State failure can be a lot like an infectious disease. It can easily – though somewhat gradually – spread from a state to its neighbors. Refugees, weapons, fighters, and illicit trade may easily spill across international boundaries, destabilizing neighboring economies and societies. The negative linkages between Afghanistan and Pakistan are well understood. In Central America, the spread of drug-related violence is beginning to undermine multiple states simultaneously. It is in Africa, though, where regional contagions in state failure have been most prominent. “Africa’s world war,” involving the Democratic Republic of the Congo and its neighbors is a prime example of regional destabilization. Separate processes of state decay have been mutually reinforcing in the states of Sudan, Chad, and Central African Republic. Likewise, the Mano River states of Liberia, Sierra Leone, and Guinea have struggled with negative cross-border processes. More recently the flow of fighters and weapons from Libya to Mali are contributing to unrest in that landlocked state. Of the many reasons to care about state failure, the risk of regional geographic spread is one of the greatest.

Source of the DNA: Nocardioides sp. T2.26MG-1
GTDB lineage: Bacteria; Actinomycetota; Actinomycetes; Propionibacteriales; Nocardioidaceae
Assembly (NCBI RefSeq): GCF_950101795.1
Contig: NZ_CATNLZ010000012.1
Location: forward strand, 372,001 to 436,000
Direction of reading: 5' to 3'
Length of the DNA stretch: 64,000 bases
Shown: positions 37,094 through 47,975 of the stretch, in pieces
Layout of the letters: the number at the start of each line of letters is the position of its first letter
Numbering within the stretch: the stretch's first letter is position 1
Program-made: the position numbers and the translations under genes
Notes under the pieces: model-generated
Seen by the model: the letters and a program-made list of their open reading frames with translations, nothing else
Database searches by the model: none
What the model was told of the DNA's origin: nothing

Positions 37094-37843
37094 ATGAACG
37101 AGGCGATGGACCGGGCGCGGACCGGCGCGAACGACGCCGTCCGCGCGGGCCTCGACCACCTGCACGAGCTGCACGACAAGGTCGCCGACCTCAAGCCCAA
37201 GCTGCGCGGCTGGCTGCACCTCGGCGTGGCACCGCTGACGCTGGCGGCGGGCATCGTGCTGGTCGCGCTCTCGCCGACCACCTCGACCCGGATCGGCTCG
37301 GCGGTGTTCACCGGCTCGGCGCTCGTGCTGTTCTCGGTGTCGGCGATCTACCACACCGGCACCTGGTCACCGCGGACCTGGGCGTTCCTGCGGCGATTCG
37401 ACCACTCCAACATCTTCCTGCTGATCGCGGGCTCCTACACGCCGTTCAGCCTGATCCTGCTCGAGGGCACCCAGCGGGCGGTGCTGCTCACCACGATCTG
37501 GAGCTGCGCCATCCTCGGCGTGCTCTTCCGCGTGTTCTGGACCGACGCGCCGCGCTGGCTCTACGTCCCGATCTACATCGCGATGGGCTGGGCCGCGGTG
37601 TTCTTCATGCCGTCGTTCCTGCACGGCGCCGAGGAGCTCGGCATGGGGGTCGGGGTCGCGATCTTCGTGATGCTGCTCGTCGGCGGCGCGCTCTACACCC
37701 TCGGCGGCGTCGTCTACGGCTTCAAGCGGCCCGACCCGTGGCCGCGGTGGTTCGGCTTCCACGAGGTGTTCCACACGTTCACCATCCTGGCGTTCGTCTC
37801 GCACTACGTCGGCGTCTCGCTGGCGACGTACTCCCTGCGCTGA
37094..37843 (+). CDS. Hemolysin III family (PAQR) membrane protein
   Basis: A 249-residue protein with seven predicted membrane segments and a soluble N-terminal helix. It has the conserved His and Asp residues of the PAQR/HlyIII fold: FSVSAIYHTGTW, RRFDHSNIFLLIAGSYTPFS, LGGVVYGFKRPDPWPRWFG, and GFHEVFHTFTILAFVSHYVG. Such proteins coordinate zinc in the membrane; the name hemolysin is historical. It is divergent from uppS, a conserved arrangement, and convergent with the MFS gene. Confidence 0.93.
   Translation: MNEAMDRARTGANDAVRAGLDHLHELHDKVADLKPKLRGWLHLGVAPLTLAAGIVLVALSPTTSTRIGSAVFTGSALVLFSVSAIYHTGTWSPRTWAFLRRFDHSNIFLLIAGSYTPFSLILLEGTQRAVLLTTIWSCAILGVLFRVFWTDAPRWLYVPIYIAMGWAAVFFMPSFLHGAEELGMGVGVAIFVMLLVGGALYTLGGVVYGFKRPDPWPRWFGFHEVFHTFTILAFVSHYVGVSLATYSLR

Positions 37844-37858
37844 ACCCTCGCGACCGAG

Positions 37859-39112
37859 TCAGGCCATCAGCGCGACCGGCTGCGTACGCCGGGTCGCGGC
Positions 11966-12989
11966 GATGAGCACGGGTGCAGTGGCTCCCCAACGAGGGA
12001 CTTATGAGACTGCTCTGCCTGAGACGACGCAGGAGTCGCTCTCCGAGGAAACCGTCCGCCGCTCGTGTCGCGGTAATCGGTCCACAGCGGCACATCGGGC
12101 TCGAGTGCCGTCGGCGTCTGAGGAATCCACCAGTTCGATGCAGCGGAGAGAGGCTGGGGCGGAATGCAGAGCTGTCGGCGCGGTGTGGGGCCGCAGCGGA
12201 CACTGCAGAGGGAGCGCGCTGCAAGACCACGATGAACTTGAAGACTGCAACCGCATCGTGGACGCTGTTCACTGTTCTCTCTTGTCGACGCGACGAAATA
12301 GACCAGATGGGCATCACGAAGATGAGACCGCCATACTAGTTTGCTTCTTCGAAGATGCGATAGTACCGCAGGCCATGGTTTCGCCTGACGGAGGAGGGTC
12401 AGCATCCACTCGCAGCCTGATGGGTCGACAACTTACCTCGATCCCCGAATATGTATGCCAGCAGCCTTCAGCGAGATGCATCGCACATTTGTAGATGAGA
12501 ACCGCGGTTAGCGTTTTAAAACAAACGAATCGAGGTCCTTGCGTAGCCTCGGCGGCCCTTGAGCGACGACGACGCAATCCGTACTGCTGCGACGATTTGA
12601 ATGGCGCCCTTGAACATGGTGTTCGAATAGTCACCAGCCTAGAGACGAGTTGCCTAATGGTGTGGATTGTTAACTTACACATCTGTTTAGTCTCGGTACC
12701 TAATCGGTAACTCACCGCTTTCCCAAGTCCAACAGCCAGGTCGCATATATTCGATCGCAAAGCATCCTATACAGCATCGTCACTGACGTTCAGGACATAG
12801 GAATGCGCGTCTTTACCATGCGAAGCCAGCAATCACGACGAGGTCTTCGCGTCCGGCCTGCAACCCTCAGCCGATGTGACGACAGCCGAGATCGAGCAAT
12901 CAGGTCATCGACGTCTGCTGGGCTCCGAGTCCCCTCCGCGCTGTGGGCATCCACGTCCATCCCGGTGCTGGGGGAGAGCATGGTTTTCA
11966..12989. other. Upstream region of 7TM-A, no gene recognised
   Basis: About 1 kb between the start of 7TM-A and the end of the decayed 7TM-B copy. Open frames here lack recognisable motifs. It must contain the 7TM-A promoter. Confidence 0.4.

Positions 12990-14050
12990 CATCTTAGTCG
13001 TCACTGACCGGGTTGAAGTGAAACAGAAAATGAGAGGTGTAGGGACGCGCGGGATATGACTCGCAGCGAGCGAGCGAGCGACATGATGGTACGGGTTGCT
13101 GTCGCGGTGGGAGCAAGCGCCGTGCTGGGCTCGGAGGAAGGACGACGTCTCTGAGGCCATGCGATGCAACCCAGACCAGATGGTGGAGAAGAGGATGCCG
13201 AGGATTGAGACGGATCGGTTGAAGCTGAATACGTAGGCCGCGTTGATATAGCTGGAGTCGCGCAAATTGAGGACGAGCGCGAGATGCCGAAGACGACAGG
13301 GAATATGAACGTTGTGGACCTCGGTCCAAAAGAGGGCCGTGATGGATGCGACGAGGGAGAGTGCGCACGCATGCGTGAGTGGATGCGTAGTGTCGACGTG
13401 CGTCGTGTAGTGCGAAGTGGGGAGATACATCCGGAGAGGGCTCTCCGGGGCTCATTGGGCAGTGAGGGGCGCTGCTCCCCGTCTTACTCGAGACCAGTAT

*** Did you like what you read here? You might be interested in the new book by this blog’s author, Failed States: Realities, Risks, and Responses.